Obesity and long-term survival after radical prostatectomy

Heather J. Chalfin, Seung Bae Lee, Byong Chang Jeong, Stephen J. Freedland, Hamid Alai, Zhaoyong Feng, Bruce J. Trock, Alan W. Partin, Elizabeth Humphreys, Patrick C. Walsh, Misop Han

Research output: Contribution to journalArticlepeer-review


Purpose Obesity is a modifiable risk factor associated with worse outcomes for many cancers, yet implications for prostate cancer are not well understood. Notably the impact of body mass index on long-term survival after treatment is unclear. We performed a retrospective cohort study on a large series of men who underwent radical prostatectomy to assess the impact of obesity on long-term biochemical recurrence-free survival, prostate cancer specific survival and overall survival. Materials and Methods Between 1982 and 2012, 11,152 men underwent radical prostatectomy at a single tertiary referral center. Patients were stratified according to body mass index as normal weight (body mass index less than 25 kg/m2), overweight (body mass index 25 to less than 30 kg/m2), mild obesity (body mass index 30 to less than 35 kg/m2) and moderate/severe obesity (body mass index 35 kg/m2 or greater), comprising 27.6%, 56.0%, 14.1% and 2.3% of the cohort, respectively. Covariates included age, preoperative prostate specific antigen, surgery year, Gleason score, pathological stage, surgical margin and race. Predictors of biochemical recurrence-free survival, prostate cancer specific survival and overall survival were identified using Cox proportional hazard models. Results Median followup was 5 years (range 1 to 27). Actuarial 20-year biochemical recurrence-free survival for mild and moderate/severe obesity was 65% and 51%, respectively, compared to 76% for normal weight men (p ≤0.001). In a multivariate model obesity was a significant predictor of biochemical recurrence-free survival (mild HR 1.30, p = 0.002; moderate/severe HR 1.45, p = 0.028) and overall survival (mild HR 1.41, p = 0.003; moderate/severe HR 1.81, p = 0.033). However, only mild obesity was significantly associated with prostate cancer specific survival (HR 1.51, p = 0.040), whereas moderate/severe obesity was not (HR 1.58, p = 0.356). Conclusions Obese men have higher rates of biochemical recurrence than normal weight patients during long-term followup. Obesity at the time of surgery independently predicts overall survival and biochemical recurrence-free survival but not prostate cancer specific survival.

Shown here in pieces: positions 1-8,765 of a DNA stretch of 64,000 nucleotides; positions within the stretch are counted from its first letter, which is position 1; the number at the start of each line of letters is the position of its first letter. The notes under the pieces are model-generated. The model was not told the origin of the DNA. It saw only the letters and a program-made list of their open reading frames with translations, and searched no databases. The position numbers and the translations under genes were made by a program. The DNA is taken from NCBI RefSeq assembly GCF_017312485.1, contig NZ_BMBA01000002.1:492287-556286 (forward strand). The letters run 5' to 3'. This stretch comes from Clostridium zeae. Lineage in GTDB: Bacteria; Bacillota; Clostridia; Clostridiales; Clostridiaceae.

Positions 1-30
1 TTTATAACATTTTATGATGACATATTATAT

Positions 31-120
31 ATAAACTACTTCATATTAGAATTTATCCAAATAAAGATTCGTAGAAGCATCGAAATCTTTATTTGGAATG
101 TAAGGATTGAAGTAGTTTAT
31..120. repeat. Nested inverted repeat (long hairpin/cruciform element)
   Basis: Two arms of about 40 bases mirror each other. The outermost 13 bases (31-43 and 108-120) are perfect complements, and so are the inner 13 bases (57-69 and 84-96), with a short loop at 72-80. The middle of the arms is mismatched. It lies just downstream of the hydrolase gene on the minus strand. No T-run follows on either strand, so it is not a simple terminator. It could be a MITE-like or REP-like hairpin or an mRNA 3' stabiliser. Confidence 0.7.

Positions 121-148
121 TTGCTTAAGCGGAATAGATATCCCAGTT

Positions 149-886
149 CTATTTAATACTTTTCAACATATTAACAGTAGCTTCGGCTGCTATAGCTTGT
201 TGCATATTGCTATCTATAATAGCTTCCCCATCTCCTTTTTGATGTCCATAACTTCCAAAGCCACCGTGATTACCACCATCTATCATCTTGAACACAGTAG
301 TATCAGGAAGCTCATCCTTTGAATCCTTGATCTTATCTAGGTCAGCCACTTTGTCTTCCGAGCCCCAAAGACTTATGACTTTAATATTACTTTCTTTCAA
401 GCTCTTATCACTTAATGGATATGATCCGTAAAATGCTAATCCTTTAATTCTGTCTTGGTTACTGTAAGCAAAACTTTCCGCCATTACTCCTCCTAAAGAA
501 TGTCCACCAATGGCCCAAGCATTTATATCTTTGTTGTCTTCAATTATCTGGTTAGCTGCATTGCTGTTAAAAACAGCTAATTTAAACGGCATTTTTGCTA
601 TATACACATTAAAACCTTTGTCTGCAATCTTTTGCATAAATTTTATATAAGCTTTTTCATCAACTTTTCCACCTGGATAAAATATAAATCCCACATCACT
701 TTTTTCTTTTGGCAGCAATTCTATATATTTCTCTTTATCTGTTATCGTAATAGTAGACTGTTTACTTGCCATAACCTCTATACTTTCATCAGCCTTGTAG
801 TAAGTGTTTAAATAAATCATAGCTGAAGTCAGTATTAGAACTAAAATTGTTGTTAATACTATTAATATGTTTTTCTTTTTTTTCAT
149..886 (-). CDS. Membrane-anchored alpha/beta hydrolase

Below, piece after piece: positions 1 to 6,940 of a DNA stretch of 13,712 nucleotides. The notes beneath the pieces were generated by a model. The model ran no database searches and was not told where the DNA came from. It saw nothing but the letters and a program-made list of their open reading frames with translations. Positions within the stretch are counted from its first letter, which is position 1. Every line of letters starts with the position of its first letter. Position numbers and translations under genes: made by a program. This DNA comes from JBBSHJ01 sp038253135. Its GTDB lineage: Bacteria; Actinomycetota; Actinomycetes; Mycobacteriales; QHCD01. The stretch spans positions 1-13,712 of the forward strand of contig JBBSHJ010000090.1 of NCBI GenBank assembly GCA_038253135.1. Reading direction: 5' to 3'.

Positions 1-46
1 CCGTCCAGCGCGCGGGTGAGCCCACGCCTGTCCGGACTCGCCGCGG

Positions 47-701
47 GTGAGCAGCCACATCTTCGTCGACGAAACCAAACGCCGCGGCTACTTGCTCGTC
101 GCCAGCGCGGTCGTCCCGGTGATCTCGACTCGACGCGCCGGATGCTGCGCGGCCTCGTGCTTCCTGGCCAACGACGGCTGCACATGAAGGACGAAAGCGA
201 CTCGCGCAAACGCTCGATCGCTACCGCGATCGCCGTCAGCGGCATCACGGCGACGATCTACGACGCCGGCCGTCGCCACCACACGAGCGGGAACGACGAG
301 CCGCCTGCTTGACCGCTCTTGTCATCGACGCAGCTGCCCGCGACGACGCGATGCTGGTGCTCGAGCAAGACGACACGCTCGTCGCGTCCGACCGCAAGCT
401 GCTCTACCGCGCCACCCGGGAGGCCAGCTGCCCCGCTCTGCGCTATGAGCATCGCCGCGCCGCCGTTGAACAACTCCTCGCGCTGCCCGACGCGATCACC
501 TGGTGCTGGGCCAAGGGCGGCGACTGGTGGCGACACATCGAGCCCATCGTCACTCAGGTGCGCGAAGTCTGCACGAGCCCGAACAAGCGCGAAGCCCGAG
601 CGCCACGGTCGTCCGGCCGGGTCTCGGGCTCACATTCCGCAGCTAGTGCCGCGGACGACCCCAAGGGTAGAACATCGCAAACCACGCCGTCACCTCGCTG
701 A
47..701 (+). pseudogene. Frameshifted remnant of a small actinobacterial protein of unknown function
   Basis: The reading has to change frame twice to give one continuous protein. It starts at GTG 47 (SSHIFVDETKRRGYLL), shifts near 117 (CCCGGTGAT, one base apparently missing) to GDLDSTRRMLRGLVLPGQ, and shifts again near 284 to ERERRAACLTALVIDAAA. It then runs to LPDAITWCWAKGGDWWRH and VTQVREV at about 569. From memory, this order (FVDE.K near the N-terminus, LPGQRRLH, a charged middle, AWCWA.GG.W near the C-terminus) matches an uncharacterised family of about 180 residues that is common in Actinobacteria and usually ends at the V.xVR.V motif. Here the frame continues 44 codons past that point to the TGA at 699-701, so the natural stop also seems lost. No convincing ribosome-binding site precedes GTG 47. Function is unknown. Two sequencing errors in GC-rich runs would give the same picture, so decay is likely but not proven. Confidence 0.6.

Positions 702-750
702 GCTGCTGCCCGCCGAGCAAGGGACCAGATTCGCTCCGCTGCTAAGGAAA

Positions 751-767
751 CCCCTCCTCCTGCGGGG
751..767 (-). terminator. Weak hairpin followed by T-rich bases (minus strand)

Original languageEnglish (US)
Pages (from-to)1100-1104
Number of pages5
JournalJournal of Urology
Issue number4
StatePublished - Oct 1 2014


  • mortality
  • obesity body mass index
  • prostatectomy
  • prostatic neoplasms

ASJC Scopus subject areas

  • Urology


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